I need something that will floor me and get me a heart attack.

Much appreciate your input and until next time, i will keep my eyes open for a pair of REF300MKII or better yet, a pair of REF210. Not sure that i would be able to handle the weight and heat dissipation of the REF300MKII.
Thanks again.

What I am describing as balanced bridged operation does not require a biwireable or biampable speaker. It actually has nothing to do with that. It means bridging an amplifier without the need for any switches or modifications. You simply connect the inputs and outputs differently across the two channels to turn the amp into a monoblock.

On the other hand, a single VS115 or REF110 should be plenty if you are happy with the power you get from your current Classic 120 amplifiers given that they make almost exactly the same amount of power. The VS115/REF110 are vastly superior to the Classic 120's in every other way. But the best way to find out is by auditioning them yourself.
Dave- why the signficant price increase from the VS110 to the VS115? (i am not an ARC basher here, just curious).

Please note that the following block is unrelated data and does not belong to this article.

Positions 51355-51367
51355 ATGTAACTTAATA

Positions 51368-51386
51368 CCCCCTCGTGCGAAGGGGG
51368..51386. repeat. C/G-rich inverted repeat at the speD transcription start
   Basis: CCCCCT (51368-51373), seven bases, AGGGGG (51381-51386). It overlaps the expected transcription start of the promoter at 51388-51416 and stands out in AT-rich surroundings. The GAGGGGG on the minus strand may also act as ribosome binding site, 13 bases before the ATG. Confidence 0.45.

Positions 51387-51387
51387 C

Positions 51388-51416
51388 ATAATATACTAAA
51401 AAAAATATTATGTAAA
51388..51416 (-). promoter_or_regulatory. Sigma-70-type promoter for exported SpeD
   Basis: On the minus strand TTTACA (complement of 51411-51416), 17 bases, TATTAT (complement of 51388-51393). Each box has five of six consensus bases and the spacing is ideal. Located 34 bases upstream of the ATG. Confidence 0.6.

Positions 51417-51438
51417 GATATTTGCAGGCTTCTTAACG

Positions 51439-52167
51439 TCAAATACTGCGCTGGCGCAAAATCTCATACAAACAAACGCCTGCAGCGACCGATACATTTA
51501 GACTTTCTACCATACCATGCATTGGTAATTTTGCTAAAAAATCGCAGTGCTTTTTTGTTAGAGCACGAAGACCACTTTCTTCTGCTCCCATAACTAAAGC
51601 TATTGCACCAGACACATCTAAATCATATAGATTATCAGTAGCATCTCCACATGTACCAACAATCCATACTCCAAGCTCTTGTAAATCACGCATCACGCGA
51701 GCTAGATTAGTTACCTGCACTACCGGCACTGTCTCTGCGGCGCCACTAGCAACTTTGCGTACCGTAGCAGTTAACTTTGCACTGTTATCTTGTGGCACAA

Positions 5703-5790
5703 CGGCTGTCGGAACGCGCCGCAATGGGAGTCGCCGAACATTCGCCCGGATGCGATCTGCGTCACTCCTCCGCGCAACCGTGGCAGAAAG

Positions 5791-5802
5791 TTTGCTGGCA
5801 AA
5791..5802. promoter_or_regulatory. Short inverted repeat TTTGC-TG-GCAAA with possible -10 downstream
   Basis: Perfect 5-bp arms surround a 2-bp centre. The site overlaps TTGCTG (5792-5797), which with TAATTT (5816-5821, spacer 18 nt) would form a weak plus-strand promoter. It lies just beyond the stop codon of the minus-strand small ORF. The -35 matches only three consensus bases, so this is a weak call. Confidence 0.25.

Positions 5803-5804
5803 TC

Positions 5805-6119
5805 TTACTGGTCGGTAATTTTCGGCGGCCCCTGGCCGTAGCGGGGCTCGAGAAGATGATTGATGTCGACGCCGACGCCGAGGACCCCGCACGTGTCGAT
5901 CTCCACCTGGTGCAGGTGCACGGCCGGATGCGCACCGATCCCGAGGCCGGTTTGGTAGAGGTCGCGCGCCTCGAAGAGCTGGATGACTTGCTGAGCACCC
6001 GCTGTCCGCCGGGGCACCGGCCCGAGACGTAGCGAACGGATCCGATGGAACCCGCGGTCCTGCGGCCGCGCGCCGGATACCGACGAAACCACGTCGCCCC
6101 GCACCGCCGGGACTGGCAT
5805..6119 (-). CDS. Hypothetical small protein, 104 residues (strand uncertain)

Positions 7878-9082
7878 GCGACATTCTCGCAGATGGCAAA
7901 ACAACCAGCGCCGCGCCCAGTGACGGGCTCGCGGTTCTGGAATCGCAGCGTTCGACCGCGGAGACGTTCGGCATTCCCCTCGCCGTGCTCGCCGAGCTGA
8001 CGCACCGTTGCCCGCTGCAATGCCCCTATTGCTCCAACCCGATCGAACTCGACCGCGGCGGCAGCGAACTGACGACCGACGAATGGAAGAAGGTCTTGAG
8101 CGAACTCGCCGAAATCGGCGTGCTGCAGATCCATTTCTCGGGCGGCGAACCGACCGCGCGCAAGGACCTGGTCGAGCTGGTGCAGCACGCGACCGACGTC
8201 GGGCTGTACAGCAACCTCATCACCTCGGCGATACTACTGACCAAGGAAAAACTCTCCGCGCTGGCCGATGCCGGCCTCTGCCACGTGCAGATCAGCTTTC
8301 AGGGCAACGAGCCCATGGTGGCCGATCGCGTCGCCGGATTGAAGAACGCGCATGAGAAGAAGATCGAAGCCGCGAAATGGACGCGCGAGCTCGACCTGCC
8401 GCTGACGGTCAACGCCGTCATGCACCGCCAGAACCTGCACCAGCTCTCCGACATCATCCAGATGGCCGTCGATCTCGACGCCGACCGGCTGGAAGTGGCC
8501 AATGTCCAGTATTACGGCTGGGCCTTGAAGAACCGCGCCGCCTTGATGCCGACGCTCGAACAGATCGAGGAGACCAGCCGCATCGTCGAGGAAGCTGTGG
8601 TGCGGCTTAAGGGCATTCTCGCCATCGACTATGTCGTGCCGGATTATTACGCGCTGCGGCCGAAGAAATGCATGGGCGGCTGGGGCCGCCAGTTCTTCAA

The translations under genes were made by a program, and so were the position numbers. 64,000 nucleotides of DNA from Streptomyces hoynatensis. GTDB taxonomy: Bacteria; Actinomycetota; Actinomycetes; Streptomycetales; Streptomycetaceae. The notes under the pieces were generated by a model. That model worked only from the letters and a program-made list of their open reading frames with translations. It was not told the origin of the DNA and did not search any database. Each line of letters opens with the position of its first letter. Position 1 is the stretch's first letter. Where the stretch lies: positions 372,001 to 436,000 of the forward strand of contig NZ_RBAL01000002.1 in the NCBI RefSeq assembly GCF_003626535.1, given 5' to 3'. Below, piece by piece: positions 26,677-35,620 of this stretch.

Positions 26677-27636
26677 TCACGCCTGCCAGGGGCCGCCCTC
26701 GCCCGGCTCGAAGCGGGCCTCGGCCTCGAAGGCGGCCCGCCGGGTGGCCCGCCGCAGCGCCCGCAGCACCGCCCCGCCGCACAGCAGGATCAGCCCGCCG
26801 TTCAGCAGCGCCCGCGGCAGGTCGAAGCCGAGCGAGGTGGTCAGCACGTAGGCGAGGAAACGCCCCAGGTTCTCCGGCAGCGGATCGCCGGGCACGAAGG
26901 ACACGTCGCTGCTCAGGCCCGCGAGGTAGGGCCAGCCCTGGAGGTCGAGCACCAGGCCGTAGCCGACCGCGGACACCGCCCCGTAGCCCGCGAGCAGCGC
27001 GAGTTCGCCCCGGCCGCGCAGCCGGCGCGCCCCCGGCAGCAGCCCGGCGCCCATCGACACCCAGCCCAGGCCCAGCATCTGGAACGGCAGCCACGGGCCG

That's a very good question. The VS115 is a completely new fully differential circuit based very closely on the more expensive REF110 ($10K). Sonically it is much more similar to the REF110 than the VS110.

The VS110 was simply an enlarged version of ARC's entry level VS55. Both were less sophisticated unbalanced circuits built to reach ARC's most affordable price points. The sound of the VS55/VS110 is very nice and musical but not as high resolution or as good at the frequency extremes as other more expensive ARC amps like the VT100mkIII.

Looking closely and comparing the VS115 to the REF110, you can see where the compromises were made to get the VS115 down to $6500. The open chassis with no thick faceplate is much less expensive as are the binding posts on the back. The power supply filter cap bank is a little smaller with 8 of the 470uF electrolytics instead of 12. Finally, the critical output coupling caps are much less expensive than the $100+ a piece Stealthcaps used in the REF110.

ARC's goal was to get 85% of the REF110's sound out of the new VS115 and based on my side-by-side comparisons, I think they have done at least that. I just bought a VS115 for myself.
thanks so much Dave. look forward to hearing one.